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Reading Code: Assume it doesn’t work

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Jae and I have spent a reasonable chunk of the past few weeks pairing on code that neither of us are familiar with and at times we’ve found it quite difficult to work out exactly what it’s supposed to be doing.

My default stance in this situation is to assume that the code is probably correct and then try and work out how that’s the case.

After I’d vocalised this a few times, Jae pointed out that we couldn’t be sure that the code worked and it didn’t make sense to start with that as an assumption.

He pointed out that we were often going down paths of the code that were executed infrequently and since there were no tests around the code we couldn’t be sure what it did.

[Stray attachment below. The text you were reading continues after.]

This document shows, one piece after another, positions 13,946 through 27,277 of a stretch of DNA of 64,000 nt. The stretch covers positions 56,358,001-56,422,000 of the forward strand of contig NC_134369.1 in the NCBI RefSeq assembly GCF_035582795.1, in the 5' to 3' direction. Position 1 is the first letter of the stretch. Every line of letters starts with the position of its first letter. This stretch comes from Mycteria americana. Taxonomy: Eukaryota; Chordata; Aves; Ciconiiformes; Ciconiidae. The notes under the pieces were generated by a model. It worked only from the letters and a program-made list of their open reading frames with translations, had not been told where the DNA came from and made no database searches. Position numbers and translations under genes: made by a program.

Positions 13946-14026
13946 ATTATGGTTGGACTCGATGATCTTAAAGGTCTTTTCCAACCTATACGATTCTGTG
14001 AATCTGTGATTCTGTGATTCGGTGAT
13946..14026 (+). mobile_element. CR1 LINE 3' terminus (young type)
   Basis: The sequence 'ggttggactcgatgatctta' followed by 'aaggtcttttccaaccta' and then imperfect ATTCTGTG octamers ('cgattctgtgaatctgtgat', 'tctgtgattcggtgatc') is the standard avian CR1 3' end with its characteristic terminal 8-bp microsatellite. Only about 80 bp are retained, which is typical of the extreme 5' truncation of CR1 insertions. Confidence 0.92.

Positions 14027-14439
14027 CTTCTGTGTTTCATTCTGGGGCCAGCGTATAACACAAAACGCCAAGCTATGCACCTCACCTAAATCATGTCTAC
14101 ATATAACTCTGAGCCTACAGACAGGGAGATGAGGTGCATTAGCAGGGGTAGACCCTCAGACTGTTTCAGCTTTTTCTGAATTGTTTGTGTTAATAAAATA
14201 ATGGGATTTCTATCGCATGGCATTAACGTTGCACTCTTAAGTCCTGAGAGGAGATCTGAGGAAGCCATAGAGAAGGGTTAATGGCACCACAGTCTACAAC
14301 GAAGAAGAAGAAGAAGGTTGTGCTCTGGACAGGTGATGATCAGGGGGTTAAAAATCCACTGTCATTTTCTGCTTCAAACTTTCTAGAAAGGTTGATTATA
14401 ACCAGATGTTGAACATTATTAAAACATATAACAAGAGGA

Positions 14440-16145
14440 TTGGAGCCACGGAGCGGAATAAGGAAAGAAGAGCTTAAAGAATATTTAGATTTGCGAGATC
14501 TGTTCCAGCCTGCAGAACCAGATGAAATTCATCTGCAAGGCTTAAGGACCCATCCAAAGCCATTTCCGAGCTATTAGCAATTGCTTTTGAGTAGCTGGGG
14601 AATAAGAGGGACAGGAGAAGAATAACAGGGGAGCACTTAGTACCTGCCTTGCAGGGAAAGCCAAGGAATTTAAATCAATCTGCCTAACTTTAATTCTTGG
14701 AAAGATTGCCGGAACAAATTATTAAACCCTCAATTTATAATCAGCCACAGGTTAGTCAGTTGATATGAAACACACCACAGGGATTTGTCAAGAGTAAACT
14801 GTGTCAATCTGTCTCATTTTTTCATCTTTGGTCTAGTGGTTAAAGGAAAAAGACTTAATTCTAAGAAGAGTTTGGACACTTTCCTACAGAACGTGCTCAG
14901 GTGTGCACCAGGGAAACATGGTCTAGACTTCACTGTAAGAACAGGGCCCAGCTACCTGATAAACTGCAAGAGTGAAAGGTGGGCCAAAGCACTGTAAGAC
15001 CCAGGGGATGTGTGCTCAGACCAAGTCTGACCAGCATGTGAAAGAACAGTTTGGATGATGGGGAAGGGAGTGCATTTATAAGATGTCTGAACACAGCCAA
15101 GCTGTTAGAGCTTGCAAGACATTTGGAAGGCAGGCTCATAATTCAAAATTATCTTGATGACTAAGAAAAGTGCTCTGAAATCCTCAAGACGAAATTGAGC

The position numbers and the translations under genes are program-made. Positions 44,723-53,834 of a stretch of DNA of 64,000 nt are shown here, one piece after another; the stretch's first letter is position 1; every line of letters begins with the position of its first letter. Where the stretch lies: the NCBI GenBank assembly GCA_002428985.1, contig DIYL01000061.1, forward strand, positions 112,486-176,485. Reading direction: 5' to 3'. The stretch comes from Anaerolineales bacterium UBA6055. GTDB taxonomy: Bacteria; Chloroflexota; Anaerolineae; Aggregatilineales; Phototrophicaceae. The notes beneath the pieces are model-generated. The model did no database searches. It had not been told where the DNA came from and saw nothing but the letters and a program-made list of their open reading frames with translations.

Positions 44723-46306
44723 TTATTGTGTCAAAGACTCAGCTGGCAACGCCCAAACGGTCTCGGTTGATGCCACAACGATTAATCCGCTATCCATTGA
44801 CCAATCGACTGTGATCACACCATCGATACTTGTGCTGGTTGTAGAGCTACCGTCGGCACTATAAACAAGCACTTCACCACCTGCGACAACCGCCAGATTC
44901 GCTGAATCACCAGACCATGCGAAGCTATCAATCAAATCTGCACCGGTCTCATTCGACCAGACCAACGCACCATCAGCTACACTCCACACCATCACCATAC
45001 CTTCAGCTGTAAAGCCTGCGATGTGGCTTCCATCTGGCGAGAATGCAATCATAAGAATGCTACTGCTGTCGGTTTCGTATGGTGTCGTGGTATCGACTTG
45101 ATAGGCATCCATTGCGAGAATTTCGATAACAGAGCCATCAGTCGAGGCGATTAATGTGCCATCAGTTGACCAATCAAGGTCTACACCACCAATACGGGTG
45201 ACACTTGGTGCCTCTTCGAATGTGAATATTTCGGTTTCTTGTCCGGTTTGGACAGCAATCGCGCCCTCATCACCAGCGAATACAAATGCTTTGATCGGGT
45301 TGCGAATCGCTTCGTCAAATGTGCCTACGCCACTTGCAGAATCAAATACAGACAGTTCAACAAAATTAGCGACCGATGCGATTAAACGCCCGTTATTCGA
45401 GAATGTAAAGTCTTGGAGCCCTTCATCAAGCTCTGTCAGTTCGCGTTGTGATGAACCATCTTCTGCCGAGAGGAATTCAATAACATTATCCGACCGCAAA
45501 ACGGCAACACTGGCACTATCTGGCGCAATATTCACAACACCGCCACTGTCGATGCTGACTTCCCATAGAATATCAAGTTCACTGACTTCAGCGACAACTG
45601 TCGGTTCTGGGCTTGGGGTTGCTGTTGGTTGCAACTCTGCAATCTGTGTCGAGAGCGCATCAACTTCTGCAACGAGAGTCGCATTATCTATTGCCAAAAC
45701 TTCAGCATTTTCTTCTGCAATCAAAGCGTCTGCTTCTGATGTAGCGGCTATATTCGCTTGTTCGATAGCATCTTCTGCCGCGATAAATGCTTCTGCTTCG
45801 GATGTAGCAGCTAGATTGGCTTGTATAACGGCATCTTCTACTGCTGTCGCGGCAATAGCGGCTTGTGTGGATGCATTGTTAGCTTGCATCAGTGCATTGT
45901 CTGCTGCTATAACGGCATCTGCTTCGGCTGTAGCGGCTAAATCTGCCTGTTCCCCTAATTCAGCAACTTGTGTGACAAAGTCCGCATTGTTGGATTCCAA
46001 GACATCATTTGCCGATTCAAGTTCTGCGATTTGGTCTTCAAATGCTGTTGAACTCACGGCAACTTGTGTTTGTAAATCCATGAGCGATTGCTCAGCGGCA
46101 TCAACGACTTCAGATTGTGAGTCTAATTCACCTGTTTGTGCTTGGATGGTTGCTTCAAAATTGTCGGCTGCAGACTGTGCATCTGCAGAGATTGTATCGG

A more useful approach was to assume that it doesn’t work and then reason about it from scratch to determine whether or not that assumption is correct.

I quite like making this assumption because it makes you concentrate much more closely when you’re reading the code rather than skimming over it and assuming that it does what it’s supposed to do.

Reading the code has become a mini debugging session where we try to discover how some unfamiliar code actually works.

We’ve found a couple of bits of code that weren’t actually working by following this mindset but it is mentally quite tiring and obviously slower than other styles of reading code!



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Published at DZone with permission of Mark Needham, DZone MVB. See the original article here.

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